Category Archives: Spain

Last Week

It is now my last weekend in Spain and finals are here. It is unreal how fast it has gone and the weather has come just at the right time. It has been beautiful here lately with mid 60s and not a cloud in the sky. I am really excited to be done with classes this semester since unfortunately none of them have really interested me. I am also really excited to get back to the States. But before that I am taking a quick week for a last hurrah in Europe. 5 nights in Nice, France and then 2 more in Madrid before finally catching my flight home (That is assuming no crazy Icelandic volcanoes decide to erupt more or whatever else mother nature decides to throw at us this year).

This past week I have been attempting to plan the rest of my undergraduate classes. For those who don’t already know, I was accepted into the Martin Scholar program through my department, which is a pre-grad school prep program. I will be taking a short class and then devoting the rest of the year to research and working on a presentation and paper about the topic: the informal economy. I am really happy to be able to be in this because it’s not only an interesting subject, but it is something that will set me up well to go on to graduate school…I also get $1000 🙂 Anyways, I have also decided to double major with International Studies and Spanish, so my plate is rather full for my last two semesters at Idaho. Bring it on!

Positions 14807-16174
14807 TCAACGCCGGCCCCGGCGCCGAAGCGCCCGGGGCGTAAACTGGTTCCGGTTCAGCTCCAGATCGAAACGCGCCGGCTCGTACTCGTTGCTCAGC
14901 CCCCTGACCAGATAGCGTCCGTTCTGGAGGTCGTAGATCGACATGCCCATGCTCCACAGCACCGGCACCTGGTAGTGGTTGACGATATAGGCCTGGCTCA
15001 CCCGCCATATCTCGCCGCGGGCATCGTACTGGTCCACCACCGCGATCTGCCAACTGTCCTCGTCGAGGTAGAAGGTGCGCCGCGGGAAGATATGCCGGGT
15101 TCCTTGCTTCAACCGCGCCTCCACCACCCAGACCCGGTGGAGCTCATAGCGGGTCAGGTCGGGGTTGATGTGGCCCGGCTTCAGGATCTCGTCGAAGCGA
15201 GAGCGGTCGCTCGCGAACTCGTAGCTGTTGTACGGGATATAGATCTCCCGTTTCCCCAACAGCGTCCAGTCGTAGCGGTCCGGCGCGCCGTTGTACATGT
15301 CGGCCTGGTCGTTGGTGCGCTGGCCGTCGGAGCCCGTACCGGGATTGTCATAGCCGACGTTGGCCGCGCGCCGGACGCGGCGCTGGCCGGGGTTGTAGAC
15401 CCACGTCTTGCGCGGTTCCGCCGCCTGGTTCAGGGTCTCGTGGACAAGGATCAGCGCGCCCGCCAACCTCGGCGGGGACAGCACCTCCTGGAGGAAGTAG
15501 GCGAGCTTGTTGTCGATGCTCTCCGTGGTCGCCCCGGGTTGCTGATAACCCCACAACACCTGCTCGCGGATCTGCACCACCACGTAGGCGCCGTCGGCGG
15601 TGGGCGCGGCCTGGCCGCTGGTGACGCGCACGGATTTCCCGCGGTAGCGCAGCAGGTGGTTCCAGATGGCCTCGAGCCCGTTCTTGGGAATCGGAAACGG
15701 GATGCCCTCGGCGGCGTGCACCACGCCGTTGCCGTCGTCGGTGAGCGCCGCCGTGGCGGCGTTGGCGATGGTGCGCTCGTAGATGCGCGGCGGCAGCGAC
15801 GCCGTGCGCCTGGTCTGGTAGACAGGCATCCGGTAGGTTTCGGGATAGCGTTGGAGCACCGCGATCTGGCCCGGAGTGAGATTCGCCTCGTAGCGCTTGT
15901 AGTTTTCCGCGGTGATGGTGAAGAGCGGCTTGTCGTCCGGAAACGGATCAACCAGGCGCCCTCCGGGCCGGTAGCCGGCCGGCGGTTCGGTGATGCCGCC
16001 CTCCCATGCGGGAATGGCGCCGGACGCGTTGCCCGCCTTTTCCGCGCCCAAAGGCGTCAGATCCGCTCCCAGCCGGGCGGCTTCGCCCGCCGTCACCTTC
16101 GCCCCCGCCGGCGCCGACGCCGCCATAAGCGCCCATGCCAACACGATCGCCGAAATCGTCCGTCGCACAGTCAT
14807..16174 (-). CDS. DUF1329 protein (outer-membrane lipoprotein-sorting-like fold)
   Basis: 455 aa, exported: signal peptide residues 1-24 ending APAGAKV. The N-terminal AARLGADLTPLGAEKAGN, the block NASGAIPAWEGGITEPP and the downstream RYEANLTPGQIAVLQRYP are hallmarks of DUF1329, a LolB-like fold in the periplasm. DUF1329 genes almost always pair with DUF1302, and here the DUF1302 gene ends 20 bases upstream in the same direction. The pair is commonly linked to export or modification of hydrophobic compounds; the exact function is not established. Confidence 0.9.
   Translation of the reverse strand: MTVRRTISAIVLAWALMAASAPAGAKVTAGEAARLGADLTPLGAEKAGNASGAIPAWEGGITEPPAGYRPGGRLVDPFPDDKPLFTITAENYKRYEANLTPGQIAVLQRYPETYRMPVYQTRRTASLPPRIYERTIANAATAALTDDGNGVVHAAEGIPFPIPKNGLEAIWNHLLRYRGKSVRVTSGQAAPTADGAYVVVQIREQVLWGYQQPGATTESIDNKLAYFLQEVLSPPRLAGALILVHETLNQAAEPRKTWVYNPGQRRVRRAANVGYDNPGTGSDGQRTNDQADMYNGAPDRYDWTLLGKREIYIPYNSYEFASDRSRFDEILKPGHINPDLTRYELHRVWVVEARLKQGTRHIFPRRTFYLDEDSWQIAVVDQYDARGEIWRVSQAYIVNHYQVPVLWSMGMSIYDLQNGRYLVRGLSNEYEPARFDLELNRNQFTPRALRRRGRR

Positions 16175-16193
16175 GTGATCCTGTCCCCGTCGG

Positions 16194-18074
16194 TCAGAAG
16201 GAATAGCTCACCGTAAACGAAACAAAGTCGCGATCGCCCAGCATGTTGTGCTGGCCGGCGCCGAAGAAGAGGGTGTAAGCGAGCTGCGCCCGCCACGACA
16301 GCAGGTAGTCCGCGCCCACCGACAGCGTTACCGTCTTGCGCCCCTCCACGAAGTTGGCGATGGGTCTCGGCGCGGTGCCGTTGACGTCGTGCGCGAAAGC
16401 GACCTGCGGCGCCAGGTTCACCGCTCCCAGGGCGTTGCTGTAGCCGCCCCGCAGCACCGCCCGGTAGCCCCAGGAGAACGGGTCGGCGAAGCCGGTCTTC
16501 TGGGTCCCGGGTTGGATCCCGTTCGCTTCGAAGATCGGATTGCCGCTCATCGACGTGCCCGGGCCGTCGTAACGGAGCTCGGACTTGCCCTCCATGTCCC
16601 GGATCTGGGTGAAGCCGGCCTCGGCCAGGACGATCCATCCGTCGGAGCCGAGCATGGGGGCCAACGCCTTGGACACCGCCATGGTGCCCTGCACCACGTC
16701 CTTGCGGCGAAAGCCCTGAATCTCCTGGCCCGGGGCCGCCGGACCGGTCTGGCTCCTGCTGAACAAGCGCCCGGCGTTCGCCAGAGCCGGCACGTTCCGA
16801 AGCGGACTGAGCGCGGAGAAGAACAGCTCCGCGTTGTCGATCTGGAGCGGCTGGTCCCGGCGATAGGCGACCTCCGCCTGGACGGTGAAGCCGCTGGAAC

Today is Sunday April 18, 2010. And there are currently 18 days left until I am back home in Kennewick, WA. At the end of each semester I say that it was the fastest one yet and this still holds true today. It is already the end of my 3 and a half month life in Barcelona. Recently I have been doing a lot of stuff around the town in order to make sure I go home knowing that I didn’t miss anything. I’m sure something will pop up, but at least I’ll know that I had a worthy effort. Yesterday 15 people in our group went to Sitges, organized with our program. Our first stop was at the Cordorníu Winery. We got a tour of the cellars and where they first made the famous Catalan drink: Cava. Interesting fact: Cava is Champagne which is sparkling wine. They are all the same. Spain tried to use the name champagne, however the French were quick to say they could not do that because that symbolized France, despite using the same means of production. So the Catalan people decided to use Cava (Cave) as the name because of storing the bottles in the cellars, which are rather similar to caves. So we got a tour of their MASSIVE cellars, 4 stories underneath the factory filled top to bottom with Cava and wine. It was impressive. Interesting fact #2: The reason for the bump in the bottom of the bottles is so that they don’t turn into bombs during the fermentation process. If they were flat bottoms, pressure would build up and they would explode. We ended the tour with some tasting of two different types of Cava that they make. Granted it was about noon when the tour ended and I was a lot more in the mood for a coffee than sparkling wine, I can now check off the earliest time I have ever had a drink, but it was a cultural experience so that validates it 🙂